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St Mary’s Parish Magazine

Volume 3, Issue 8

Spring 2012 www.stmaryswoodford.org.uk

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Called to serve We were sorry to say good-bye in March to our curate, Annie McTighe, who contributed much to our parish life while she was with us: her energy, her enthusiasm for sharing the love of God, her thoughtprovoking preaching, her ability to relate to young and old, and her skills in networking with people outside the church. We will all miss her, though we know that her move up the road to All Saints and St Andrew’s is a good opportunity for her to develop her ministry. A number of people have asked whether we will be getting another curate to replace her, and I am tempted to ask whether anyone could replace Annie. However, the straight answer is that the Diocese sends us curates not so much to serve the church, but to be trained, nurtured and encouraged in ministry. The Diocese of Chelmsford has a policy of leaving a year’s gap between curates. This is because each curate arriving from college or course comes with a different set of gifts, and should not be expected to step into the shoes of, or fulfil the same tasks as, their predecessor. And so that a freshly ordained deacon, still learning from their mistakes, is not compared unfavourably to a priest with a couple of years experience. We also need to remember that there is a shortage of ordained clergy in the Church of England - not caused by a lack of funds, but because the number of people being called to full-time ministry is less than the number retiring each year. There are no longer so many curates to be had. We need to pray for an increase in the number of vocations. Look at the children and young people in our church today - how many of them will be called to full-time ministry? Can we prepare them for such a call?

The Easter scene on the front cover is part of a project undertaken by Quest and SHaPE. Read more about the project on page 4.

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Look also at the adults, however, and look in the mirror. The Church of England has rediscovered the secret of the New Testament church, that Christian ministry is the work of all church members, each bringing their own gift, some in more public ways, some less so. Bishop Stephen, in his Transforming Presence initiative, has called us all to ‘re-imagine ministry’. What is God calling you to do for his church? Ian www.transformingpresence.org.uk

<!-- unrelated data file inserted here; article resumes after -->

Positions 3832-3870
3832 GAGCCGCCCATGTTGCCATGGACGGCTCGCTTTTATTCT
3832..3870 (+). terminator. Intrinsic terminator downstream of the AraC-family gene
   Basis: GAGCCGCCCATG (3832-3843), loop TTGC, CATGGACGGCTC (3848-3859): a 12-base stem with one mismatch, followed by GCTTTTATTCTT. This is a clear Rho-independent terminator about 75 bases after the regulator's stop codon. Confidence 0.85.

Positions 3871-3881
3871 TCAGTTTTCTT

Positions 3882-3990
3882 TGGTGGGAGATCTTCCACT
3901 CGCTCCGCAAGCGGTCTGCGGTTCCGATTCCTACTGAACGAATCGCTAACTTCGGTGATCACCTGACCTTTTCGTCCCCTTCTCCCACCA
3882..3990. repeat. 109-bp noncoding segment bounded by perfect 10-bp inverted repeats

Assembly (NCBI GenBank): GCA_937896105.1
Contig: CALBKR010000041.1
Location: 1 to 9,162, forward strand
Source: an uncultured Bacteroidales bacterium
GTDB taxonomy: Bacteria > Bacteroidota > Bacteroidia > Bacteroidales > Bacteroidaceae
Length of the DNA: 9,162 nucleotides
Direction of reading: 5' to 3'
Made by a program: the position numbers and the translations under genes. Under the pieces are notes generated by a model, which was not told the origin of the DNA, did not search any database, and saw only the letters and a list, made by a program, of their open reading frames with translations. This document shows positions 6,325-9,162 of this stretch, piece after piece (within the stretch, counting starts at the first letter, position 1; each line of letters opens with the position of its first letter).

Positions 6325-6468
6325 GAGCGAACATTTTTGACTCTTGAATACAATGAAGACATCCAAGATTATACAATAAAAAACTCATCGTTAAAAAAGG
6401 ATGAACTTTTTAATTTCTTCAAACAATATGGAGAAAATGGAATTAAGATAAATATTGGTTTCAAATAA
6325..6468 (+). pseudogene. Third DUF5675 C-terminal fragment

Parish register Welcomed into God’s family in Baptism 29th January

Funerals 18th December 4th January 5th January 6th January 2nd February 7th February 16th February 29th February 8th March

Ella Faye Kersey Kylie Gamon

Eileen Meadows John Thompson Emily Birkett David Copeman Ken Bunyan David Grove Queenie Bruce Rose Burles Doris Bass

May they rest in peace and rise in glory

Parish Consultation In our last edition Ian wrote about the possibility of starting a Saturday evening service, and/or an informal cafe in parallel with our 10am Sunday service. The promised consultation process is now happening get hold of a yellow form and make your views known!

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Farewell Annie Annie McTighe is leaving us after too short a time. She writes: Dear friends It was in June 2010 that Simeon and I moved to Woodford and came to St Mary’s. We have found much happiness and have made many new lovely friends. Like most people our lives have undergone several peaks and troughs throughout the time. Yet throughout it all we have know God’s love and Grace. He has remained close to us and the gentle voice of the Holy Spirit has guided and nurtured us both as a family and as individuals. Along with this we have been GREATLY blessed by YOU! Jesus tells a parable in the gospel of Matthew where he talks about who will enter into heaven and spend eternity with God. Jesus is speaking to those in authority who lord it over the people and who have forgotten how Yahweh is the God of love and grace. As you read the text there is almost a perceived gasp when Jesus speaks of who will be in heaven and who won’t be. He states that it is not those who see themselves as important but instead those who reach out and touch those in need around them. He is very clear when he describes those who will be blessed as the people who fed the hungry, gave a drink to the thirsty, looked after strangers, clothed the naked, cared for the sick and visited the prisoner. He is basically saying that we will come closer to Christ when we treat people with kindness, care, thoughtfulness and love. ..when we treat all people in a manner that is worthy of a king. And over this time there have been many of you who have show this very tenderness and love to both Simeon and myself…. And here are a few examples of how you have done this: spoken positive words in my ear, made me a cup of tea, invited me over for dinner, asked how my family are, hugged me, included me in your life, let me pray with you, talked about my sermons, come carol singing, and smiled at me! You may regard these as very small gifts of love and mercy but for me they have been life-giving. Thank you each one of you for making our time here very special. Annie and Simeon x